Changing sports world tough for Neubauer

DIAA executive director Tommie Neubauer shares a laugh with Debbie Windett after the girls’ lacrosse state tournament committee presented him with a plaque. Delaware State News/Marc Clery

DOVER — Tommie Neubauer is a pretty gregarious guy.

And as a former long-time referee and administrator, he long ago learned how to deal with unhappy parents and coaches.

But, while there are a few reasons why he’s stepping down as executive director of the Delaware Interscholastic Athletic Association, the unrealistic expectations of coaches and others are certainly on the list.

“Really, it’s our change in society with litigation, parents that just can’t take ‘no’ for an answer and the misperceptions of the talents of the student-athlete,” Neubauer said as he sat in his Dover office on Thursday afternoon.

“If you sit in this chair, your phone rings with all that. And it gets to you after a while.”

With four months notice required after Neubauer announced his retirement in April, the 61-year-old Middletown resident will still officially be on the job until August.

But the end of the school year closes the most visible part of his job this week. Neubauer handed out his last state championship trophy to Cape Henlopen High after it beat Salesianum, 12-10, for the boys’ lacrosse state title at Caesar Rodney on Thursday night.

The State Department of Education is in the process of interviewing candidates to replace Neubauer, who has been the DIAA’s executive director for three years but was the assistant for 11 years before that.

Neubauer says the fact that his wife and a few other family members are retired made him think about stepping down. He also admits there’s a lot of red tape now involved with high school athletics that make the job less appealing.

“There are newer procedures that I know need to be done but just seem mind-boggling to me,” said Neubauer.

At the same time, Neubauer said it’s difficult to escape the high — and perhaps unrealistic — expectations of some people involved in high school athletics. There’s a ‘win-at-all-cost’ mentality that goes with it.

Tommie Neubauer proudly displays his honorary plaque.

While Neubauer knew all that when he took the job, he says he has been surprised at the level it rises to at times.

“It’s the volume and the vehemence — the intensity,” he said.

Neubauer said he can remember, when he was still a football referee, he and another official ejected a player for kicking someone on the other team. Despite there being video of the kick, he said the school still appealed the call.

“It just seemed like, ‘I’m going to appeal it even though I know it’s wrong,’” said Neubauer. “And that’s becoming more and more prevalent. I was taught (as an official) … own up to your mistake and pay for it. I always found that to be a good philosophy, no matter what I did.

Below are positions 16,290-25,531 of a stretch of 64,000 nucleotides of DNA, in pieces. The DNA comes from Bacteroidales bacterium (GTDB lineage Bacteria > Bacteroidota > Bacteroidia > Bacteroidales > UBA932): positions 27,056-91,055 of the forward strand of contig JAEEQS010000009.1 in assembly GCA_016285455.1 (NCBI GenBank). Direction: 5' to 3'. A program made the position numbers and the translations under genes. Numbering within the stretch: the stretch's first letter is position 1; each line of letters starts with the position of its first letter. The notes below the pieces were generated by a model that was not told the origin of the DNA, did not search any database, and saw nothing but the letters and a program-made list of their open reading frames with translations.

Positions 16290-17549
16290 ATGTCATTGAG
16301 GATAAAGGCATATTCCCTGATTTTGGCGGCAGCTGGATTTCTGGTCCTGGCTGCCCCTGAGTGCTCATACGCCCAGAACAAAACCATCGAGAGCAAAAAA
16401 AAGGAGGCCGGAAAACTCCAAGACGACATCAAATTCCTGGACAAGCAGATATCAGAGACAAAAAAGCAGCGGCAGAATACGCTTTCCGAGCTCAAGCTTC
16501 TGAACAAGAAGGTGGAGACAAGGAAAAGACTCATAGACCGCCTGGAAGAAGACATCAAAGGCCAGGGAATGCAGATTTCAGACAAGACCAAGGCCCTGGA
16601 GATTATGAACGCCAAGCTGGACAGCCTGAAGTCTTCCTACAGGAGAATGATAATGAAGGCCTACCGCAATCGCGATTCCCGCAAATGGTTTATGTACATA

“And I don’t think our society wants to do that as much anymore.”

Clearly, there are a significant number of parents who think their child’s high school athletic career should lead to a scholarship — despite the reality.

Neubauer points to statistics that show how small the percentage of college scholarships are available. Many parents pay more money on their child’s youth athletic career than they ever get back in scholarship money.

“But there’s this very strong part of the population that believes that’s not their kid,” said Neubauer. “Their kid is going to be the one getting the scholarship.”

As for the DIAA, Neubauer wishes people had a better understanding that it has a three-person staff that just generally oversees high school sports.

Most of the actual decisions about state tournament seedings and rules and even punishments are made by committees and the member schools themselves. There are about 250 committee volunteers.

“People think, on the one hand, we don’t do anything,” said Neubauer. “Or, on the other hand, we have a magic wand and we can change everything.”

A former athletic director at Middletown High, Neubauer has worked in high school athletics in Delaware since 1984. There’s still plenty to like about being involved in it, he says.

And Neubauer plans to stay part of high school athletics, maybe working with officials or as an official. He’s also interested in working with the Phillies again on home game days.

“Ninety-eight percent of the job is probably the positive end of DIAA — student leadership, the state tournaments, the day to day, the kids,” said Neubauer. “But the two percent, for some reason, it’s just more intense and it leaves a bad taste.

“I don’t know if that’s just me but that seems to be the part that’s worn on me personally.”

Neubauer tells people that he never set out to be an athletic administrator.

He was working as a social studies teacher in the early 1980s when Richard Green stepped down as Middletown’s AD. Neubauer started out applying for the assistant AD job but ended up as the athletic director instead.

“I realized, I’d probably been training for the job all my life and didn’t know it,” said Neubauer. “They (his previous jobs) all came together and I found out I had a really good knack for being an AD. It was not my original plan but sometimes karma …

“My journey’s taken me to some great places with some great people. It’s been a great ride and a lot of fun. I hope to keep it going on a lower key.”

Facebook Comment